The accident death tally does not include deaths on the 120 Bypass and Highway 99 given they are within the state’s jurisdiction. The 120 Bypass death tally since 2010 has reached 21 people primarily in the eastbound lanes between Main Street and the Highway 99 transition ramps.

After traffic deaths being on the decline for the two previous years they are now on an upswing. There have been six traffic deaths through Sunday. Two of those that have been killed are pedestrians.  The number of injury accidents so far this year is now at 187 as of Sept. 30 There have been 12 injury accidents involving bicyclists.

Last year there were 223 injury accidents with three deaths including a bicyclist. In 2018 there were 19 collisions where a pedestrian, skateboarder or scooter rider was involved. That is in addition to 23 collisions involving a bicyclist.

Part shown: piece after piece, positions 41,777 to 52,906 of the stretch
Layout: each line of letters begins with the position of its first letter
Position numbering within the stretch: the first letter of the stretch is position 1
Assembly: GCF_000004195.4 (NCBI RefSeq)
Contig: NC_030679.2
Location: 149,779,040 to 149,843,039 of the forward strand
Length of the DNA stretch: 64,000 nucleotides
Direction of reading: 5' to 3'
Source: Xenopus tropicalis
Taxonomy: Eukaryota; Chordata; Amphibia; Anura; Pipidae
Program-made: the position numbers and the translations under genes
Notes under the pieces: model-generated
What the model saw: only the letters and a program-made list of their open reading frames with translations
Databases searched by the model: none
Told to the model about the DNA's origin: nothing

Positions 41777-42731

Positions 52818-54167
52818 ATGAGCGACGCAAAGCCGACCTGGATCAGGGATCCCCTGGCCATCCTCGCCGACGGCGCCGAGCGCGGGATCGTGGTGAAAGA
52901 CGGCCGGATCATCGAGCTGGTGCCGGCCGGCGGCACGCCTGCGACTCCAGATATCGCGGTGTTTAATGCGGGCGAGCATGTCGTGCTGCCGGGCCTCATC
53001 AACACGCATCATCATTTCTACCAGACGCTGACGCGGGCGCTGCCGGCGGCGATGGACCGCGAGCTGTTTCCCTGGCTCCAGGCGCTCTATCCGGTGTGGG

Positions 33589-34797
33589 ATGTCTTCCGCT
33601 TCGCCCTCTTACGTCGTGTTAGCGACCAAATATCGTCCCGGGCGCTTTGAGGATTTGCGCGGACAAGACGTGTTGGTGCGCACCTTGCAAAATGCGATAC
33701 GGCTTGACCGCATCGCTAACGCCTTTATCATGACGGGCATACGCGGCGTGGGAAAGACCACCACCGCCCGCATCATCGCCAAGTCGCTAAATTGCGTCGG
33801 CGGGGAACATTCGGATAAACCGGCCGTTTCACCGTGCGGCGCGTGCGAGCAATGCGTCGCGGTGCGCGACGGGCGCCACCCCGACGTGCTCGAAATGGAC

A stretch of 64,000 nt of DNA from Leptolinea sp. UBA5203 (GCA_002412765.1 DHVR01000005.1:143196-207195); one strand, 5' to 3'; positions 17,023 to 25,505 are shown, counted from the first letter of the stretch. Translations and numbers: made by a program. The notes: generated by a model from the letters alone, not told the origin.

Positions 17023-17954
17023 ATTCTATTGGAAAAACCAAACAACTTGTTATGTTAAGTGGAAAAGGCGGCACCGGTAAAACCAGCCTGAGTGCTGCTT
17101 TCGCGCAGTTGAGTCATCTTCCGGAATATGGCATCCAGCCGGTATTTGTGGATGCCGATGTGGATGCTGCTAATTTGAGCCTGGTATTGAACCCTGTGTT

Manteca Police have indicated the primary causes for collisions on city streets are due to drivers making unsafe turning movements, right of way violations, speed violations, inattention and/or distracted driving, as well as impairment due to drugs/alcohol, a combination of both, or driver fatigue.

Overall traffic accidents on Manteca city streets dropped in 2018.

And while the number of injury accidents was up 19.8 percent last year, fatal accidents had been declining since they peaked at six in 2015.

The snapshot of how safe the streets are in Manteca is gleaned from traffic accident statistics kept by the Manteca Police Department. They do not involve fender benders where the police did not respond.

The 10-year trend shows the last four years, however, have been the deadliest on city streets with 20 traffic fatalities from 2015 to 2018 compared to 6 in the previous six years.

Manteca population during that time went up 23.4 percent from 65,993 to 81,450 while overall accidents went up 37.6 percent going from 675 to 929 while injury accidents soared 87.3 percent going from 119 to 223. There were no fatalities in 2009. There were 2 fatalities in 2018. Meanwhile tickets issued for moving violations plummeted 57 percent. The year 2009 was the last time Manteca Police have five officers dedicated to traffic enforcement. Today there are four officers.